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Clockspring Replacement
 
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Pelican Technical Article:

Clockspring Replacement

Jared Fenton

Time:

2 hours2 hrs

Tab:

$200

Talent:

****

Tools:

Access to VAG-COM or other diagnostic software

Applicable Models:

A6 2.7T (1997-04)
A6 2.8 (1997-02)
A6 3.0L (2002-04)
S6 4.2 (1997-04)

Parts Required:

Clockspring

Hot Tip:

Use the VAG-COM or other diagnostic scanner to calibrate

Performance Gain:

Working SRS system

Complementary Modification:

Replace steering wheel or turn signal combination switch.

The clockspring is used to transmit electrical signals from the steering wheel's controls and airbag to the vehicle's electrical systems and computers. Due to the constant use of the steering wheel, it is common for the clockspring to be damaged or worn out. Replacing it is relatively easy, although a few different things must be removed to access it.

You'll want to have access to the factory VAG-COM software or a good aftermarket equivalent to both determine the clockspring is indeed bad and also to code and calibrate the new clockspring. The procedure is a bit complicated, but you should have the procedure listed within the software. At this time, there appears to be no method of doing this without a computer interface. However, the car can be driven a short distance to a repair shop or a friend with the software. Keep in mind that the SRS system will not be functional when driving the car until the clockspring is calibrated.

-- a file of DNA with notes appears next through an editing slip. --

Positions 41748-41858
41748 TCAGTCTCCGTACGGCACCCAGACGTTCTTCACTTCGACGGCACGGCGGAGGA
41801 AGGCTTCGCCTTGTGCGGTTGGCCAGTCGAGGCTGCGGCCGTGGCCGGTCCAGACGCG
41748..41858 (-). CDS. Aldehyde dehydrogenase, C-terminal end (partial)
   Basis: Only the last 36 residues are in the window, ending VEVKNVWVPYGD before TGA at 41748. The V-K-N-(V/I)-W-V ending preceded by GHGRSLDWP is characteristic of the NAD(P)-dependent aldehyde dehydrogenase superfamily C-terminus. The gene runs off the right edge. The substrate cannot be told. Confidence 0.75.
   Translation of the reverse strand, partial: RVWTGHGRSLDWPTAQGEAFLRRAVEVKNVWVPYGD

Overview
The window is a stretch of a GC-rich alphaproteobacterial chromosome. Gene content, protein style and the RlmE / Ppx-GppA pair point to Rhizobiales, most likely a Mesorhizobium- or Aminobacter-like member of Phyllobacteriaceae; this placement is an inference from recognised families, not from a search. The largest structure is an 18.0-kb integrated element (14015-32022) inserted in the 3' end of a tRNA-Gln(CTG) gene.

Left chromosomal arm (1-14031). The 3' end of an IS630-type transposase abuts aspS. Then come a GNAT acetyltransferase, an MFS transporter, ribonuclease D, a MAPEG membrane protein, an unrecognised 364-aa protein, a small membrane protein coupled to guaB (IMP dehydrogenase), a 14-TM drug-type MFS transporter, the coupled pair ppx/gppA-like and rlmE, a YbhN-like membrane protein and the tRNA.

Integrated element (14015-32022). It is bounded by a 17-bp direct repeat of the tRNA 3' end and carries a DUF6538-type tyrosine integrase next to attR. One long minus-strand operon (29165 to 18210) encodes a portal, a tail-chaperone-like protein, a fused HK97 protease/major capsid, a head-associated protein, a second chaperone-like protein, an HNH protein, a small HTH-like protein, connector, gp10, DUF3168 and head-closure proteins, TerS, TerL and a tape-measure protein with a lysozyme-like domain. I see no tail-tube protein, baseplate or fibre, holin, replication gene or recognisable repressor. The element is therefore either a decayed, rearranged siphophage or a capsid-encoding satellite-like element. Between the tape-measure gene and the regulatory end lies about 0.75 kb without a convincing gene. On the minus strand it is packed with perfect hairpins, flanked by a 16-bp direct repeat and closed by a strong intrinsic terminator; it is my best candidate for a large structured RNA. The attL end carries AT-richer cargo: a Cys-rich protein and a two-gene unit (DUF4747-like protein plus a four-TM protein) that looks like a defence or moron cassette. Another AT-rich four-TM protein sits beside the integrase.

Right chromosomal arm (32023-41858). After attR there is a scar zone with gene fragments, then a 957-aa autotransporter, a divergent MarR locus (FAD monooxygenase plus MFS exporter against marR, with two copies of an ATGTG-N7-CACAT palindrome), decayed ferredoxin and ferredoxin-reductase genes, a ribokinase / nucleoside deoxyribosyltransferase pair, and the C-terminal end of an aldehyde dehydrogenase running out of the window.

You'll need to remove the steering column cover, airbag and steering wheel to gain access to the clockspring. See our articles on Steering Wheel Removal, Airbag Removal, and Steering Column Cover Removal for more information.

It is also very important to disconnect the battery before removing the clockspring. See our article on Battery Replacement for more information.

The first step is to locate the two catches on the underside of the clockspring assembly (green arrows) holding it to the turn signal combination switch.
Figure 1

The first step is to locate the two catches on the underside of the clockspring assembly (green arrows) holding it to the turn signal combination switch. Pull the clockspring assembly slightly outward to clear the catches. Do not pull the clockspring off at this point. It can be difficult to see the catches underneath. You may need to feel for them. See Picture 3 for further clarification

Shown here is the top edge of the clockspring.
Figure 2

Shown here is the top edge of the clockspring. You can see the two upper catches (green arrows) securing the clockspring to the turn signal combination switch. Pull each catch until it clears the locking tab and pull the clockspring directly off the combination switch.

Locate the locking tabs (green arrows) on the clockspring.
Figure 3

Locate the locking tabs (green arrows) on the clockspring. Pull the locking tabs back and pull the yellow electrical connector off. Press the tab (purple arrow) on the electrical connector and pull it off the clockspring. Note one of the two locking tabs (blue arrow) for the underside of the clockspring as referenced in Picture 1.

Now press the tab (green arrow) on the remaining electrical connector and pull it off the clockspring.
Figure 4

Now press the tab (green arrow) on the remaining electrical connector and pull it off the clockspring. The new clockspring installs in the opposite order. At this point, you are ready to code and calibrate the new clockspring assembly.

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